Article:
“Part of the hidden secret of IHN is we also have this component where we serve as an opportunity for people to take social action in an interfaith way,” said Burge, the organization’s executive director. “The potential power to do more of that is really great here in Cincinnati, and we wanted to get people talking about doing more of that.”
That’s why IHN organized a panel discussion on Oct. 24 called “Division No More.” Moderated by my friend Kathrine Nero, an anchor for 9 On Your Side’s Good Morning TriState, four panelists talked about their journeys in faith and how they learned to work with people whose beliefs are different from their own.
The discussion didn’t get into too many specific strategies for working together and getting to know people of different faiths.
But panelists told stories of what had inspired them to get to know people outside of their own religious traditions.
Cohen talked about his favorite uncle who escaped the Nazis in Germany with the help of a French woman who happened to be Catholic. She kept him hidden and safe and later became his wife.
So it was difficult for Cohen to understand why, when Aunt Mary died, a member of the Jewish clergy would not bury her in a Jewish cemetery next to her late husband, the man she had saved.
Martin talked about growing up poor but working hard and becoming well educated only to lose everything when Hurricane Katrina hit New Orleans in 2005.
“Hurricane Katrina was a great equalizer,” she said. “In a split moment, everything that we owned, everything that we knew was gone. Suddenly we were in line for FEMA and in the line to get food stamps. I started to realize there is no us and them. It’s just us.”
Ahmad recalled moving to the region from Pakistan as a little girl and growing up with best friends next door who were Christians.
Jones’ grandparents raised her during her early years, and she visited different congregations for worship and learned different traditions.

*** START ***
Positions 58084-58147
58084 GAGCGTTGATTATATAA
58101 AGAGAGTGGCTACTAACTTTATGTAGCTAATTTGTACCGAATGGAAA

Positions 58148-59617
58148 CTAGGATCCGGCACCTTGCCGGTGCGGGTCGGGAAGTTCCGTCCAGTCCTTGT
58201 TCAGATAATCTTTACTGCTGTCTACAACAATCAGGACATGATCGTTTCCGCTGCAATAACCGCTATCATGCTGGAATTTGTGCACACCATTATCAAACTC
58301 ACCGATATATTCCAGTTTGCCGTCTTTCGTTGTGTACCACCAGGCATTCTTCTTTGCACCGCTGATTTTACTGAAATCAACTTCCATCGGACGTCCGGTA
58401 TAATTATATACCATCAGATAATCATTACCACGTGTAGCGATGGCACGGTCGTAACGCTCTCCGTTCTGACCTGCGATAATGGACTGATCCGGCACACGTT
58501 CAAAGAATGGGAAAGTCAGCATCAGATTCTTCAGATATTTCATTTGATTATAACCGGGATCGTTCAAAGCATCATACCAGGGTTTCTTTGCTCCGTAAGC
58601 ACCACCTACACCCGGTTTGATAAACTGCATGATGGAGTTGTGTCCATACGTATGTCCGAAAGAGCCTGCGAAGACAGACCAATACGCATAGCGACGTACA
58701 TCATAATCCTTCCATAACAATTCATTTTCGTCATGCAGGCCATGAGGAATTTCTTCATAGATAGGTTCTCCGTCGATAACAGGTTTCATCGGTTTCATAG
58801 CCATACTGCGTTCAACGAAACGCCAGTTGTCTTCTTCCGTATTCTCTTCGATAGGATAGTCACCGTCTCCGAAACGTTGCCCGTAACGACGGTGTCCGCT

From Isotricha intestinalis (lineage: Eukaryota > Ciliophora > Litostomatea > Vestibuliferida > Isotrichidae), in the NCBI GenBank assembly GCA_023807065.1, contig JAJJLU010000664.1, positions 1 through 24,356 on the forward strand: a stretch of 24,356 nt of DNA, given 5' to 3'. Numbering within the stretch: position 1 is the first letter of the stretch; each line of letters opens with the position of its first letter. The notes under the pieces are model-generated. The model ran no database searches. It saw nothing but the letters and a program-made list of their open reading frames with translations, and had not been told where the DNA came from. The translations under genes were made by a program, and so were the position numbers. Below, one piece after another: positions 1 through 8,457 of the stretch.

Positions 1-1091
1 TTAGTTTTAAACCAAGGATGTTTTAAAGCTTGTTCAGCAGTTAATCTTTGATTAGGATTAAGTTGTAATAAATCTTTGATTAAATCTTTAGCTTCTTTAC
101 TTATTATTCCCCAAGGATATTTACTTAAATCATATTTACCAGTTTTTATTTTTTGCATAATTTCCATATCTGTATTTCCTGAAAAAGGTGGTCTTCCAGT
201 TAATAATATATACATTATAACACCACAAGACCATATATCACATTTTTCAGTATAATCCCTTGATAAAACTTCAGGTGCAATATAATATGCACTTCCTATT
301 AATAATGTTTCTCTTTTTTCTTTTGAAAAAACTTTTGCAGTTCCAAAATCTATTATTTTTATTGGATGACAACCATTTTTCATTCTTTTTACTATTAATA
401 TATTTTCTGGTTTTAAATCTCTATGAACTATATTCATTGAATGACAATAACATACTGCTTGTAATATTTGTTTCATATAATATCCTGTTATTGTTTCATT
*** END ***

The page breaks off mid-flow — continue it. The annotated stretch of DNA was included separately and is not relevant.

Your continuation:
And while Weyand-Geise trained to be a Catholic priest, he took a different path. And before he began leading his congregation in College Hill, he worked as a hospice chaplain for several years.
“It’s at death when we realize we’re all in the same boat,” he said. “I would be with Muslim families, Jewish families, Greek families. We learn from each other, and we learn that there’s a lot that calls us together.”
The discussion was loaded with more stories and more wisdom than I can recount here, but don’t worry if you missed it.
It’s not the end, as far as Burge is concerned.
“It’s a good start,” she told me afterwards. “We don’t want to stop here. We want to keep spreading this message that we’re this opportunity to not only serve families in need but to have dialogue with your neighbors across faiths.”
That’s especially important when it comes to fighting our region’s poverty problem, Burge added.
“In order to impact poverty in Greater Cincinnati, everyone needs to be at the table,” she said. “It’s not just a government problem. It’s not just something that companies or donors can throw money at. It’s something that we all have to be involved with in an intimate way. And what better partner to have at the table than the faith community?”
Lucy May writes about the people, places and issues that define our region – to celebrate what makes the Tri-State great and shine a spotlight on issues we need to address. Childhood poverty is an important focus for her and for WCPO. To read more stories about childhood poverty, go to www.wcpo.com/poverty.
To read more stories by Lucy, go to www.wcpo.com/may. To reach her, email firstname.lastname@example.org. Follow her on Twitter @LucyMayCincy.